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1.2: Theories, Hypotheses and Models

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    For the purpose of this textbook (and science in general), we introduce a distinction in what we mean by “theory”, “hypothesis”, and by “model”. We will consider a “theory” to be a set of statements (or an equation) that gives us a broad description, applicable to several phenomena and that allows us to make verifiable predictions. For example, Chloë’s Theory (\(t \propto \sqrt{h}\)) can be considered a theory. Specifically, we do not use the word theory in the context of “I have a theory about this...”

    A “hypothesis” is a consequence of the theory that one can test. From Chloë’s Theory, we have the hypothesis that an object will take \(\sqrt{2}\) times longer to fall from \(1\:\text{m}\) than from \(2\:\text{m}\). We can formulate the hypothesis based on the theory and then test that hypothesis. If the hypothesis is found to be invalidated by experiment, then either the theory is incorrect, or the hypothesis is not consistent with the theory.

    A “model” is a situation-specific description of a phenomenon based on a theory, that allows us to make a specific prediction. Using the example from the previous section, our theory would be that the fall time of an object is proportional to the square root of the drop height, and a model would be applying that theory to describe a tennis ball falling by \(4.2\) m. From the model, we can form a testable hypothesis of how long it will take the tennis ball to fall that distance. It is important to note that a model will almost always be an approximation of the theory applied to describe a particular phenomenon. For example, if Chloë’s Theory is only valid in vacuum, and we use it to model the time that it take for an object to fall at the surface of the Earth, we may find that our model disagrees with experiment. We would not necessarily conclude that the theory is invalidated, if our model did not adequately apply the theory to describe the phenomenon (e.g. by forgetting to include the effect of air drag).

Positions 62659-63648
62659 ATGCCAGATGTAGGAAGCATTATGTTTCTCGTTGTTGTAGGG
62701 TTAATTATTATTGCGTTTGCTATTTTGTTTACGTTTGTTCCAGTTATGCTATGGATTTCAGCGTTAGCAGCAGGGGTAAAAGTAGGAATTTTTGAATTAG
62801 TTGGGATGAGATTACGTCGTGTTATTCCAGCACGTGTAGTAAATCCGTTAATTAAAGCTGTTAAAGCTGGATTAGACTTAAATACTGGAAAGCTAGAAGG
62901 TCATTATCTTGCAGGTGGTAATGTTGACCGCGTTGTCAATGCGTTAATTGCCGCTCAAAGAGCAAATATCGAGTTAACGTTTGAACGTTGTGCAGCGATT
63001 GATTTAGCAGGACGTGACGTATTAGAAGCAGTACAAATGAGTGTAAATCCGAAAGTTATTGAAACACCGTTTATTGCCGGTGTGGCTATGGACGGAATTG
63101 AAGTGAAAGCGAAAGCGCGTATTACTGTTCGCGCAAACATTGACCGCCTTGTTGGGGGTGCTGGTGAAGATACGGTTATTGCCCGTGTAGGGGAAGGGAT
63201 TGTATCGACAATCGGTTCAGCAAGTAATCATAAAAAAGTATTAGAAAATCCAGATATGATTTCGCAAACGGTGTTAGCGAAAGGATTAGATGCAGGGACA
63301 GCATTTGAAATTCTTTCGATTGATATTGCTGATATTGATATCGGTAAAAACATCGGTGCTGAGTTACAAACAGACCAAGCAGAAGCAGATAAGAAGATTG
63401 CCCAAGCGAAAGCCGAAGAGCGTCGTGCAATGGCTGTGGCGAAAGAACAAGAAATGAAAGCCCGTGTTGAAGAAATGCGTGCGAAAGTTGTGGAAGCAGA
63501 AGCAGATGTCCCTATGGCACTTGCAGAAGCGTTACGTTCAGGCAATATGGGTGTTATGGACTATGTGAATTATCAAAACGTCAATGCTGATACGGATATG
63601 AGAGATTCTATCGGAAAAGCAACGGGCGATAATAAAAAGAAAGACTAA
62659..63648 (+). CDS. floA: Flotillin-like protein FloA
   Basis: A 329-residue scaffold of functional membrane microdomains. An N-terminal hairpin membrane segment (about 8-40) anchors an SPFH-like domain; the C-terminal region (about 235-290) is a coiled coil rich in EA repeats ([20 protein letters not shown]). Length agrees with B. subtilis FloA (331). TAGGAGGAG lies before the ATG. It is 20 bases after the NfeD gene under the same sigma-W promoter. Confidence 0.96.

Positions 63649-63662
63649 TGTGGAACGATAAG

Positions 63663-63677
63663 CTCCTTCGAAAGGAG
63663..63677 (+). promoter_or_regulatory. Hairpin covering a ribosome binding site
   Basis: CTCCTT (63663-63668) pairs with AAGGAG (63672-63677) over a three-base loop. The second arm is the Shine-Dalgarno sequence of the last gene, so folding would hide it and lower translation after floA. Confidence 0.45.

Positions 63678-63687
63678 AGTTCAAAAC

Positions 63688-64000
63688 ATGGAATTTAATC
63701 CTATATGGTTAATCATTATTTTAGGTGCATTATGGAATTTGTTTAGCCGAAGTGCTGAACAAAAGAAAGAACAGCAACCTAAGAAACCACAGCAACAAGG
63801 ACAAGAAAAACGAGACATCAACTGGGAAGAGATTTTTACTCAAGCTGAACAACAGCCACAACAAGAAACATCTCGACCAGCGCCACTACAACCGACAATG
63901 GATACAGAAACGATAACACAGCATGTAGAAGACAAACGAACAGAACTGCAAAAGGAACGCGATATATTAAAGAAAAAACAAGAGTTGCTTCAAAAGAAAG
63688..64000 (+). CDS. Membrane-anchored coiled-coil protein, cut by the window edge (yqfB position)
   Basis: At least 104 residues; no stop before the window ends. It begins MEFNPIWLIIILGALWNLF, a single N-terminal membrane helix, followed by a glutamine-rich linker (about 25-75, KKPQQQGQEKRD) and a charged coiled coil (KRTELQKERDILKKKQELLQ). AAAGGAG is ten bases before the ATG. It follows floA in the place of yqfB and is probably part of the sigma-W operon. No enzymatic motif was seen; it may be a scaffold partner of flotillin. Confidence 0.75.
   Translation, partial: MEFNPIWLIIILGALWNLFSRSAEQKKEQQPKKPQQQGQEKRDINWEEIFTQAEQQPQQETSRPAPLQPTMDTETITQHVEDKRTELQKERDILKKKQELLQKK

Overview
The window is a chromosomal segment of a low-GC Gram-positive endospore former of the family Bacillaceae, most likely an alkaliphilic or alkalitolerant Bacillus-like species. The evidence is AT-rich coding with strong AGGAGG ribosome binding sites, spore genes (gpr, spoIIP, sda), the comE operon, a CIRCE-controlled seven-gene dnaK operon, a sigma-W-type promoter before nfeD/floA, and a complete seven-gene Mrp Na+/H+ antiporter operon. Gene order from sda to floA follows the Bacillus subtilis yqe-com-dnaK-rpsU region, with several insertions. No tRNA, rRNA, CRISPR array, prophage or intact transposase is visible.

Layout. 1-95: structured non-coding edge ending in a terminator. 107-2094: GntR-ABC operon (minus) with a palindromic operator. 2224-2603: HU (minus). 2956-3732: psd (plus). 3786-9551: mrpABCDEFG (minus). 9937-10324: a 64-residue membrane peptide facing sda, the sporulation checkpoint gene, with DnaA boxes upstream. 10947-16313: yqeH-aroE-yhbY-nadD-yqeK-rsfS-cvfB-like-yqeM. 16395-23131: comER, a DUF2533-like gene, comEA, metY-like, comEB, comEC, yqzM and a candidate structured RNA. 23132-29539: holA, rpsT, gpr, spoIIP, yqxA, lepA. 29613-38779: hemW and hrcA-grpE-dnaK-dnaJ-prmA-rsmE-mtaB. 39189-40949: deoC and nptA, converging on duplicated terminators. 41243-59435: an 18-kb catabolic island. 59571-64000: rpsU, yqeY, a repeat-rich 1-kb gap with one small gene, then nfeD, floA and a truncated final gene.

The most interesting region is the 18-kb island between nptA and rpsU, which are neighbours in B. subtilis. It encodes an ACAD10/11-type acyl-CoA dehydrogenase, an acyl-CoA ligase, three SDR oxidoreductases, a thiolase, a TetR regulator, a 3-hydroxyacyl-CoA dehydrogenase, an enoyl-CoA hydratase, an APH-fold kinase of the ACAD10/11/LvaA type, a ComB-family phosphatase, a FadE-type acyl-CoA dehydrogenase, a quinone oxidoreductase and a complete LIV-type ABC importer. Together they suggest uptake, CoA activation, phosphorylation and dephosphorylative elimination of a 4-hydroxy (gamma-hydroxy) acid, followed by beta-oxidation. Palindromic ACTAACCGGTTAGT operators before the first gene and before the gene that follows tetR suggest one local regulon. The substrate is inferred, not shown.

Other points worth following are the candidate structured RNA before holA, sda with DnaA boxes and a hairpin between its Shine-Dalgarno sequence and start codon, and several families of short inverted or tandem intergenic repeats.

This textbook will introduce the theories from Classical Physics, which were mostly established and tested between the seventeenth and nineteenth centuries. We will take it as given that readers of this textbook are not likely to perform experiments that challenge those well-established theories. The main challenge will be, given a theory, to define a model that describes a particular situation, and then to test that model. This introductory physics course is thus focused on thinking of “doing physics” as the task of correctly modeling a situation.

    Emma's Thoughts

    What’s the difference between a model and a theory?

    “Model” and “Theory” are sometimes used interchangeably among scientists. In physics, it is particularly important to distinguish between these two terms. A model provides an immediate understanding of something based on a theory.

    For example, if you would like to model the launch of your toy rocket into space, you might run a computer simulation of the launch based on various theories of propulsion that you have learned. In this case, the model is the computer simulation, which describes what will happen to the rocket. This model depends on various theories that have been extensively tested such as Newton’s Laws of motion, Fluid dynamics, etc.

    • “Model”: Your homemade rocket computer simulation
    • “Theory”: Newton’s Laws of motion, Fluid dynamics

    With this analogy, we can quickly see that the “model” and “theory” are not interchangeable. If they were, we would be saying that all of Newton’s Laws of Motion depend on the success of your piddly toy rocket computer simulation!

    Exercise \(\PageIndex{2}\)

    Models cannot be scientifically tested, only theories can be tested.

    1. True
    2. False

    This page titled 1.2: Theories, Hypotheses and Models is shared under a CC BY-SA license and was authored, remixed, and/or curated by Howard Martin revised by Alan Ng.

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